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Monday, September 26, 2016

Isaac Asimov on Creativity

Clearly Isaac Asimov lived before "synergy," now displaced by "collaboration," was  buzz word. A few years ago MIT Technology Review ran "Isaac Asimov Asks, 'How Do People Get New Ideas?'

Like Woz, quoted in Susan Cain's Quiet and here, he does believe "isolation is required" to achieve creativity. His dsecription of a creative mind also corresponds to how introverts operate: "His mind is shuffling his information at all times, even when he is not conscious of it."

What's interesting, though is his describing the intrusion of others as not being a problem due to distraction but to intoroducing self-consciousness that would impede progress: "For every new good idea you have, there are a hundred, ten thousand foolish ones, which you naturally do not care to display."

However, Asimov doesn't go so far as to say that you should shut yourself off from society altogether. He explains that interacting with others has other benefits for the mind

No two people exactly duplicate each other’s mental stores of items. One person may know A and not B, another may know B and not A, and either knowing A and B, both may get the idea—though not necessarily at once or even soon.
Furthermore, the information may not only be of individual items A and B, but even of combinations such as A-B, which in themselves are not significant. However, if one person mentions the unusual combination of A-B and another the unusual combination A-C, it may well be that the combination A-B-C, which neither has thought of separately, may yield an answer.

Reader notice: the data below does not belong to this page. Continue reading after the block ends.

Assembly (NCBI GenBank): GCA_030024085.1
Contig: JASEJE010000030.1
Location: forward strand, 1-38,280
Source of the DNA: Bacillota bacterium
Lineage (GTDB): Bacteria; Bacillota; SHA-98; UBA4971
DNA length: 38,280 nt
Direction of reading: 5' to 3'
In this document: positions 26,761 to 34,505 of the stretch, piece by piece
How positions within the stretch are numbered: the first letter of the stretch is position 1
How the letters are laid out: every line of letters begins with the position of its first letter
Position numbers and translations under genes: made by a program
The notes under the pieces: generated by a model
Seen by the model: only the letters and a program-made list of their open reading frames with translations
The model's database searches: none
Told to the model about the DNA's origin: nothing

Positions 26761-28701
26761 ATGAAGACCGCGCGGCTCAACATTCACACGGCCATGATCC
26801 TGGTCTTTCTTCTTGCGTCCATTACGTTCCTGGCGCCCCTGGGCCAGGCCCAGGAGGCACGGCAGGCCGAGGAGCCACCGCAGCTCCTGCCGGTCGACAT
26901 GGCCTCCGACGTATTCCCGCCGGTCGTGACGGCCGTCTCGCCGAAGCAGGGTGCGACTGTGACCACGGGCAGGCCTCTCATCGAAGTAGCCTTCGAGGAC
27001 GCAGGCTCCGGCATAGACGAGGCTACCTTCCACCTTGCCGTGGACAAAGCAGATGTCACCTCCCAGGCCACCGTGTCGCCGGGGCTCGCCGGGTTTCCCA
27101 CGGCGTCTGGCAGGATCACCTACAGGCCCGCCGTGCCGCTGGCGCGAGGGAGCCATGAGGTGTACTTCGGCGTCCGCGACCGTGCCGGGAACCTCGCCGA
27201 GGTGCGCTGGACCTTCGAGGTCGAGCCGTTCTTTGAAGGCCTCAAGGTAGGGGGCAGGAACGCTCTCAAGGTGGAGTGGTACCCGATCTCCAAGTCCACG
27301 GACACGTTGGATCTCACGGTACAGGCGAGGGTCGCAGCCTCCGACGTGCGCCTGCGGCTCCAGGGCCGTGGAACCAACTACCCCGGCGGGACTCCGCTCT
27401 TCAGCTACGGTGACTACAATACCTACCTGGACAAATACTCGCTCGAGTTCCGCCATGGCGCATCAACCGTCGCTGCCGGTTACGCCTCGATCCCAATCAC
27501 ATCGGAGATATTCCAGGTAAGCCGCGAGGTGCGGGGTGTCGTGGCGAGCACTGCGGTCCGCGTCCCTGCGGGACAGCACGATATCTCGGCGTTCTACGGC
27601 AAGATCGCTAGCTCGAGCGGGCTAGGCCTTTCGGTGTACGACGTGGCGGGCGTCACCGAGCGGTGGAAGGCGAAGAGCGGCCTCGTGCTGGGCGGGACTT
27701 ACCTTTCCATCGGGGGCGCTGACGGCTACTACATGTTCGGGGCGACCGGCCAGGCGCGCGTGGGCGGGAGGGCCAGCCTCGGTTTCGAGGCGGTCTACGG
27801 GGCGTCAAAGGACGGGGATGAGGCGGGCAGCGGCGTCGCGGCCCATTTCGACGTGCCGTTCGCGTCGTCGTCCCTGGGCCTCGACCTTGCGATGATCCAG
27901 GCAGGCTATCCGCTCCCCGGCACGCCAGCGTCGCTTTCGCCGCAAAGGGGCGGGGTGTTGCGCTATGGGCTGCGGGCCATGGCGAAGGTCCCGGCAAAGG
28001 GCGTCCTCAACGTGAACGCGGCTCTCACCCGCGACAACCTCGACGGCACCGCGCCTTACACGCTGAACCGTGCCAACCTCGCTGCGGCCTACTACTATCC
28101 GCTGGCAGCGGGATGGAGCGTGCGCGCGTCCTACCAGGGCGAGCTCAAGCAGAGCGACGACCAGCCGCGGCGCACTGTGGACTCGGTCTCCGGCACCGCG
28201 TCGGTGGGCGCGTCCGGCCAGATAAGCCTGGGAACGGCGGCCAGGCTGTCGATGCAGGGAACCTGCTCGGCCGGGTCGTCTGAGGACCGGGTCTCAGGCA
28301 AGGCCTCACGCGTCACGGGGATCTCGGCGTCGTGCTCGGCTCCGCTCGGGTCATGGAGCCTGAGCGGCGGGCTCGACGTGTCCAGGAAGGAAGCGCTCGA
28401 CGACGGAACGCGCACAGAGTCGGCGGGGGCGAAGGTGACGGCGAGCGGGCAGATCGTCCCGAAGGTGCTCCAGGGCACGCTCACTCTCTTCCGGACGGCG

Yet that doesn't mean that he considers the group dynamics to lead directly to new creative insights. Instead they "educate the participants in facts and fact-combinations, in theories and vagrant thoughts." For the group to work in that way, he warns that the group has to not be at all censorious. He explains that even one person can poison the atmosphere in which all creative expression is unimpeded:

If a single individual present is unsympathetic to the foolishness that would be bound to go on at such a session, the others would freeze. The unsympathetic individual may be a gold mine of information, but the harm he does will more than compensate for that. It seems necessary to me, then, that all people at a session be willing to sound foolish and listen to others sound foolish.
If a single individual present has a much greater reputation than the others, or is more articulate, or has a distinctly more commanding personality, he may well take over the conference and reduce the rest to little more than passive obedience. The individual may himself be extremely useful, but he might as well be put to work solo, for he is neutralizing the rest.
He also offers advice on capping the number of group members. Any more than five, he believes would be counter productive because of "the tension of waiting to speak, which can be very frustrating." But even more important than that is the question of expectation. In other words, one's official job should not be to what today is called "ideate."

The way he puts it is this: "The great ideas of the ages have come from people who weren’t paid to have great ideas, but were paid to be teachers or patent clerks or petty officials, or were not paid at all." The ideas just came while they purusing other things, which, he feels is important to remove a sense of obligation: "To feel guilty because one has not earned one’s salary because one has not had a great idea is the surest way, it seems to me, of making it certain that no great idea will come in the next time either."